Effort subclavian vein thrombosis, also known as Paget-Schroetter syndrome, is a blood clot that occurs in the subclavian vein under the collarbone. A type of thoracic outlet syndrome, effort vein thrombosis usually occurs when the vein is compressed between the first rib and collarbone.
Causes of Effort Vein Thrombosis
You may experience effort vein thrombosis if you have a large neck and upper-arm muscles or overexertion of those muscles. Other causes include:
- Presence of an extra rib above the first rib that compresses the subclavian vein
- Previous collarbone or rib fracture
- An abnormal ligament that compresses the subclavian vein
- Repetitive movement of the arm and shoulder with over the head extension
Symptoms of Effort Vein Thrombosis
- Pain, swelling or congestion in the affected arm
- Affected arm turns blue
Diagnosis & Treatment at UVA Health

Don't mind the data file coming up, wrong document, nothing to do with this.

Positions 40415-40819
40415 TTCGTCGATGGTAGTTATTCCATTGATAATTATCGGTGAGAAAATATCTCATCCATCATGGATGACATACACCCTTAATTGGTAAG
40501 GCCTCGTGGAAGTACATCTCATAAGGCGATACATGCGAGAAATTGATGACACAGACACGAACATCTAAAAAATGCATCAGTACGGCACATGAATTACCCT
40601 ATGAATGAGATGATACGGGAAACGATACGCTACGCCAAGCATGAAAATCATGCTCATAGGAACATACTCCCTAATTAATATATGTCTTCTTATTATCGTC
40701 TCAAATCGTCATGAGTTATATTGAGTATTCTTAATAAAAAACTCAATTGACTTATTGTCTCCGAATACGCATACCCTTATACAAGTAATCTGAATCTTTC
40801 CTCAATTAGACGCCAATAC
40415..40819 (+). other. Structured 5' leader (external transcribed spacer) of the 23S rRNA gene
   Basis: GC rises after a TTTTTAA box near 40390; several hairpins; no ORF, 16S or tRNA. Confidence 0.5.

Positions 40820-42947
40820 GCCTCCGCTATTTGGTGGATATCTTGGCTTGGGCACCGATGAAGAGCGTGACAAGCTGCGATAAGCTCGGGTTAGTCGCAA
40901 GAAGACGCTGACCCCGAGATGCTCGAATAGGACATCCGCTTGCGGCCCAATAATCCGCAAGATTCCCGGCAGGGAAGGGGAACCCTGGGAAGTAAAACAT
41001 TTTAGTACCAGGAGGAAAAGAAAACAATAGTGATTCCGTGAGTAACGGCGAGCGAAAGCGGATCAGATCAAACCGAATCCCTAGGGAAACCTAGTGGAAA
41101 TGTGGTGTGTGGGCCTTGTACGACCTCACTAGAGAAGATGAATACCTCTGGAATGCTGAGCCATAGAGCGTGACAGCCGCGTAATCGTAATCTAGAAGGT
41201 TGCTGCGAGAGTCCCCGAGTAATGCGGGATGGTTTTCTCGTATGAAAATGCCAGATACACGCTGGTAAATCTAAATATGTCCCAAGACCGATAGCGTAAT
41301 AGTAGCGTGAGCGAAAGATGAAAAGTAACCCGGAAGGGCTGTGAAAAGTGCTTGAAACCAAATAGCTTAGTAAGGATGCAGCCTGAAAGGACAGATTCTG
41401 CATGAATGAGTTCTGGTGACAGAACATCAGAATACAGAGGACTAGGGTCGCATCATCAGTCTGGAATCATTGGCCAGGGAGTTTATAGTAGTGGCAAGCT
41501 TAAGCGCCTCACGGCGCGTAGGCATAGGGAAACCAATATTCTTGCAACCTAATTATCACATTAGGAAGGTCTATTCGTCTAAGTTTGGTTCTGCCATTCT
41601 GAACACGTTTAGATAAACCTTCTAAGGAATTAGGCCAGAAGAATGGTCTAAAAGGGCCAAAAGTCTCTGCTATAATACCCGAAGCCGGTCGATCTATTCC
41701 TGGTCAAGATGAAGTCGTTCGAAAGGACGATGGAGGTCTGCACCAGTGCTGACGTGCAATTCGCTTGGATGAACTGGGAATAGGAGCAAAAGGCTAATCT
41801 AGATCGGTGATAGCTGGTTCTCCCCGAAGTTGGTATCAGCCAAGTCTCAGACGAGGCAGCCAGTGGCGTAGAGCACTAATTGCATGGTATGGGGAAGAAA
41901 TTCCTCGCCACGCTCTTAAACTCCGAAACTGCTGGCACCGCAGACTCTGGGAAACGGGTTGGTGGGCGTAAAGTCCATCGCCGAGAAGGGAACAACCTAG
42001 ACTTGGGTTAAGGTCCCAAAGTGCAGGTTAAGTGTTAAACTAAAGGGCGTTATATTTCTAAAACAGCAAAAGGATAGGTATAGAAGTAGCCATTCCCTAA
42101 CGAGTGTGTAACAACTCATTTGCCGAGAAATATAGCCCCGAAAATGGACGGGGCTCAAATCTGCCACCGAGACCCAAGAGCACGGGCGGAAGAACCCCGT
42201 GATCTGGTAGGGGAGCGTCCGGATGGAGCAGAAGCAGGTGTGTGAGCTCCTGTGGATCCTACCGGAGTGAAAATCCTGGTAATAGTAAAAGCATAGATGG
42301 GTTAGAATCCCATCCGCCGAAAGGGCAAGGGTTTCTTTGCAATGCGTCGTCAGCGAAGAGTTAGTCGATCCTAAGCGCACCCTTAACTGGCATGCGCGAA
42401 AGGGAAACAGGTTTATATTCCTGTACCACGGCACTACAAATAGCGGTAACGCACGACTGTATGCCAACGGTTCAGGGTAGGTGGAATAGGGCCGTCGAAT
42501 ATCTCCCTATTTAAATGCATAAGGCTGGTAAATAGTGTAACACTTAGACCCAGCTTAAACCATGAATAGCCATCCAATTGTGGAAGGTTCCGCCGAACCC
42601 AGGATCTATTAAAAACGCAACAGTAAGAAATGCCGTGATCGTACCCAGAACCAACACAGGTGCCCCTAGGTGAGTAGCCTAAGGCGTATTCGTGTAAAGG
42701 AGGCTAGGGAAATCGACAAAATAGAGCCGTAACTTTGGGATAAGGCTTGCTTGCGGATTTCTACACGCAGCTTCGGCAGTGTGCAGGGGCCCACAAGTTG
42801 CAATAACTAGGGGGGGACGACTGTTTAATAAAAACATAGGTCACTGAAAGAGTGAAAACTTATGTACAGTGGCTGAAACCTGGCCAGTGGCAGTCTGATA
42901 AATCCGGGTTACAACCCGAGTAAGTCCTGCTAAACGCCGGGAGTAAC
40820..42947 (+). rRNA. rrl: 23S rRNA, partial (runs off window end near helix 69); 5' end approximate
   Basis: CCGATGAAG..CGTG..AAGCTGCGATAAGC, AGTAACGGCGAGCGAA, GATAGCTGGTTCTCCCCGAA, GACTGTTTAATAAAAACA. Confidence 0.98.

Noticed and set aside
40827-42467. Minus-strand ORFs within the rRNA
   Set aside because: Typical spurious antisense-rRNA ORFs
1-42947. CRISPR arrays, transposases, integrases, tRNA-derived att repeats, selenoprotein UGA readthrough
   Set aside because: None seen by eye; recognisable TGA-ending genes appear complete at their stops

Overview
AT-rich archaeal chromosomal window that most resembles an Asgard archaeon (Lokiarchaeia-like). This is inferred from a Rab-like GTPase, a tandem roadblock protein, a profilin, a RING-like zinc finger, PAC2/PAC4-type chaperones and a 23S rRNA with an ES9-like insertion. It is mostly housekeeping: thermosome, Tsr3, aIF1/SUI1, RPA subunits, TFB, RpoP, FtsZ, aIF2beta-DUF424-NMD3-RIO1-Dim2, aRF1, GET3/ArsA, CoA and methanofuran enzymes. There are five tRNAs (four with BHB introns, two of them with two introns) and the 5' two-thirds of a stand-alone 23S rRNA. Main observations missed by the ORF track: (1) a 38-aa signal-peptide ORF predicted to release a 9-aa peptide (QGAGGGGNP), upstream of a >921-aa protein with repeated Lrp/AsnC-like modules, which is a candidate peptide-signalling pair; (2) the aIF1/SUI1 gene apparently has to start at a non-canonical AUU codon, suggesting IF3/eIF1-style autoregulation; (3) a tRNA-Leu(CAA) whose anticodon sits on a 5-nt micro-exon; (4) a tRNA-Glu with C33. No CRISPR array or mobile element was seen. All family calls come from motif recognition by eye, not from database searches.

At UVA Health, our experts will see if you have this condition using these tests:
- Ultrasound imaging
- Magnetic resonance venous (MRV) imaging
Your doctor may recommend anticoagulant medication to prevent blood clots from forming.
Our experts offer the following treatments for subclavian vein problems.
Your doctor inserts a catheter into a vein in the arm and up to the clot's location under the collarbone. Medication helps dissolve or slowly break up the clot.
You'll need to take anticoagulant medication after the procedure to prevent new clots.
You may need surgery to remove the segment of rib and the ligaments and muscles that cause vein compression. Removal prevents formation of new blood clots.